Copyright 1999 Reed Business Information, Inc.

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Product Details

  • Hardcover: 368 pages
  • Publisher: William Morrow; 1st edition (April 21, 1999)
  • Language: English
  • ISBN-10: 068816711X
  • ISBN-13: 978-0688167110
  • Product Dimensions: 1.2 x 6.5 x 9.8 inches
  • Shipping Weight: 1.2 pounds
  • Average Customer Review: 3.4 out of 5 stars  See all reviews (101 customer reviews)
  • Amazon Best Sellers Rank: #1,339,361 in Books (See Top 100 in Books)

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Customer Reviews

Most Helpful Customer Reviews

13 of 13 people found the following review helpful By Amazon Customer on June 17, 1999
Format: Hardcover
In looking at the reviews sumbitted by other readers, one can't help but notice that this novel elicits strong reactions. Either its a 5-star masterpiece or a 1-star piece of trash; a scathing revelation of suburban life or an attempt to demonize the generally suburban white upper-middle -class. However what stands out to this reader is not the specific reasons that one might like or dislike the book, but rather the vehemence with which the opinion is expressed.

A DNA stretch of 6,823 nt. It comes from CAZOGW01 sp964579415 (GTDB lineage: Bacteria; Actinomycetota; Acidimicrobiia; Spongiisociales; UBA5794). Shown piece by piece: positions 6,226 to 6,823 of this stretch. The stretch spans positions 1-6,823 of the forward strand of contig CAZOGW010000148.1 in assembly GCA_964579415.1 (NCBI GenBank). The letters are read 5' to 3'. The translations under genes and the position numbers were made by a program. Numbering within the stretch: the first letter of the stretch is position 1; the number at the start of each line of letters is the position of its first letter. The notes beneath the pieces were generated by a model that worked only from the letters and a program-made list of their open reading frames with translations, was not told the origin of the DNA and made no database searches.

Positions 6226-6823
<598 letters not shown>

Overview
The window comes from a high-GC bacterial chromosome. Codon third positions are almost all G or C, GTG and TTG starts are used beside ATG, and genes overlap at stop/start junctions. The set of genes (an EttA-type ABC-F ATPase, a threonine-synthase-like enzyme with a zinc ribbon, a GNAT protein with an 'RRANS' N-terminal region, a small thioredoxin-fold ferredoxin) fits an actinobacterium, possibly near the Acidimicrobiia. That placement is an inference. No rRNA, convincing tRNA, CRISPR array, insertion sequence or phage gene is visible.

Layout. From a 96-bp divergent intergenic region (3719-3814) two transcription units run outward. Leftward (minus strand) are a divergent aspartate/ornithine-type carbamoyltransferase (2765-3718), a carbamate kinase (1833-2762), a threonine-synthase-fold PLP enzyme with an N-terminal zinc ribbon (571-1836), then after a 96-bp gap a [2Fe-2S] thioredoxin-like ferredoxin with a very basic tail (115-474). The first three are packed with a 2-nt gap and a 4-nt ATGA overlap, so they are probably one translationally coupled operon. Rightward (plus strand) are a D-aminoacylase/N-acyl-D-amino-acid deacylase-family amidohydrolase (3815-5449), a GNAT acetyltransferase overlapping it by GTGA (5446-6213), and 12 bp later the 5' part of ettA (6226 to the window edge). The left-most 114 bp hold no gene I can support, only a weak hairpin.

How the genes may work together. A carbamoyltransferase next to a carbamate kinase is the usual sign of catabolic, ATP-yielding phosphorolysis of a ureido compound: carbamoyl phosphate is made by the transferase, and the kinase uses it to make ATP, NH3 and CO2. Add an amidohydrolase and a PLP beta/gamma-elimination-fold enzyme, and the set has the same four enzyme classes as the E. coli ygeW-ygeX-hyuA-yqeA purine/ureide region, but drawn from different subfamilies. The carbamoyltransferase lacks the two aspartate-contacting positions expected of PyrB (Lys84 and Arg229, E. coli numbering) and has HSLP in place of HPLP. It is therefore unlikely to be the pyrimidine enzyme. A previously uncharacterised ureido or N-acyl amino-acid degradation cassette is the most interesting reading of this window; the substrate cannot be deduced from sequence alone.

Such powerful responses, both positive and negative, are the result of reading fantastic writing. Ms. Homes has the power to manipulate the reader's emotions through her words-- although the result is obviously different in each case. But there is no denying that reading this novel will affect the reader in some way. It just can't be ignored.
This novel is on the whole generally accessible on a surface level, but very gritty underneath. When Elaine offers the possibility of attending medical school while at a dinner party, one can't help but laugh at the absurdity-- and then immediately weep at the fact that Elaine would never be able to do such a thing.